I still carry the scars, and you've brought back the memory.....thanks.

I hope you have an awesome week.


Deb said...

my brother and I were fasinated with being scientists..we were always doing experiements on things...and of course...usually ended up in trouble...neither one of us become scientists...oh well...loved your story...

Jeanie said...

You must be the reason they came up with the phrase "Don't try this at home, kids". All I ever did with my dad's Chesterfields was steal one every now and then and try to smoke it.....those things were awful.

Pondside said...

That was a sweet story, from a more innocent time, when children were influenced by goofy goings-on. I shudder to think of some of the inspiration available today.
We got our first TV in 1958 and my parents gave it away shortly afterwards, not to get another until well into the 60's. The Great Dane and I did the same thing and did without TV during the kids' young years - no regrets.

Janiece said...

Oh my goodness...I can only imagine the spanking that day.
I love Northern Idaho. What a wonderful and beautiful place.

Pat @ Mille Fiori Favoriti said...

This was a wonderful story, Steve! Children all practice "magical thinking" where in their innocence they believe certain things will happen.

I visited the new Walt Disney Museum in the Presidio area of San Francisco this summer and it was wonderfully nostalgic for all those who grew up watching WD movies and TV shows. I highly recommend it!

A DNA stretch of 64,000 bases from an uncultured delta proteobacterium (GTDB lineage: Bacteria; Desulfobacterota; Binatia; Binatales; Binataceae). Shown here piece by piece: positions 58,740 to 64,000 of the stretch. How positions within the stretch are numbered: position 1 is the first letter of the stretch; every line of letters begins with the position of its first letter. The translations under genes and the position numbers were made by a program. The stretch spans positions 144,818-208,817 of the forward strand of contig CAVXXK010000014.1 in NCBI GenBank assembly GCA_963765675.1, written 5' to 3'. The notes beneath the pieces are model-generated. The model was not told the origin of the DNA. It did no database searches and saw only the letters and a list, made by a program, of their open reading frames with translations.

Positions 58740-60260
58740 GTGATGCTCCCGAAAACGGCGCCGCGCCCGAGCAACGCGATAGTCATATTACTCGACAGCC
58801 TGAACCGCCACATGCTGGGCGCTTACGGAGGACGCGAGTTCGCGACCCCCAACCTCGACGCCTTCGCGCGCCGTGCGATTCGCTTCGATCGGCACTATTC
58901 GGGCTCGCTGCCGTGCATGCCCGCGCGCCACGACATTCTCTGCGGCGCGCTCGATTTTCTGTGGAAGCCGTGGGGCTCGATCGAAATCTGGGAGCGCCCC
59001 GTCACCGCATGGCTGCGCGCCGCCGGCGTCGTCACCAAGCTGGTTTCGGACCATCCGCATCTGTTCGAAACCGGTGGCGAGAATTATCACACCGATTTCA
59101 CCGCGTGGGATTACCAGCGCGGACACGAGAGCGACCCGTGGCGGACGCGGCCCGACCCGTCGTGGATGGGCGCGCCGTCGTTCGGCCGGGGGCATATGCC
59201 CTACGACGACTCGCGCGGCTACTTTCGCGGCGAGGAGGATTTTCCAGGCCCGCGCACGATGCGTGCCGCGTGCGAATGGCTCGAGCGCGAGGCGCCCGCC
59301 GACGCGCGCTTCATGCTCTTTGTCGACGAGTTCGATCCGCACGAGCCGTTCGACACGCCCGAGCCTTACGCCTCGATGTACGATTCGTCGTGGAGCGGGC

genie said...

Jenny...First, let me thank you for your lovely comment about my A-Allergies post; you were so gracious. I’m thrilled I found you and your blog and am now a part of this great group. Thanks for allowing me to join in. Second, I want to tell you this writing was a memory filled tale for me to read tonight. Being born in 1939, I remember the old black and white TV qt home, the magicians, Lawrence Welk, and the shows like Father Know Best. My, how things have changed in the last 50 years.


Anonymous said...

Great two little boys sure looked cute and could anyone ever think you would do magic tricks to cause harm. :) My older children watched the TV programs you mentioned in your post. Lots of memories flowed through my head as I read this. Thanks, for all your memories you share, I really enjoy reading them. Hugs

Judie said...

When we were little and lived on my grandparents' farm, Easter chicks were all the rage! They came in quite a range of colors (ASPCA members, don't read this, please!), but eventually the dye was replaced with big chick feathers, and they became part of my grandparents' herd of chickens. When they were prepared for Sunday dinner, we had no idea that they might have been our Easter pets. When we moved into the city, however, come Easter, ours were the only chicks for miles around, and they had the run of the backyard. Eventually they grew up, though, and one afternoon, we came home to find them in a pot on the stove. We were outraged that someone had killed our pets for us to eat. We promptly poured dish powder, comet cleanser, and God knows what else in the pot, so no one would be able to eat our pets. My mother never said a word, and swept the incident under the rug.

Lourie said...

Oh my I am so glad you two were smart enough to use cigarettes and not each other. And what a great picture. Love it. Couple of cuties...looking like lots of trouble! ;)

Holly Lefevre said...

I love this story. You have to watch out for that mouse and that dog - they are trouble. Maybe you can sue Disney and take over the corporation!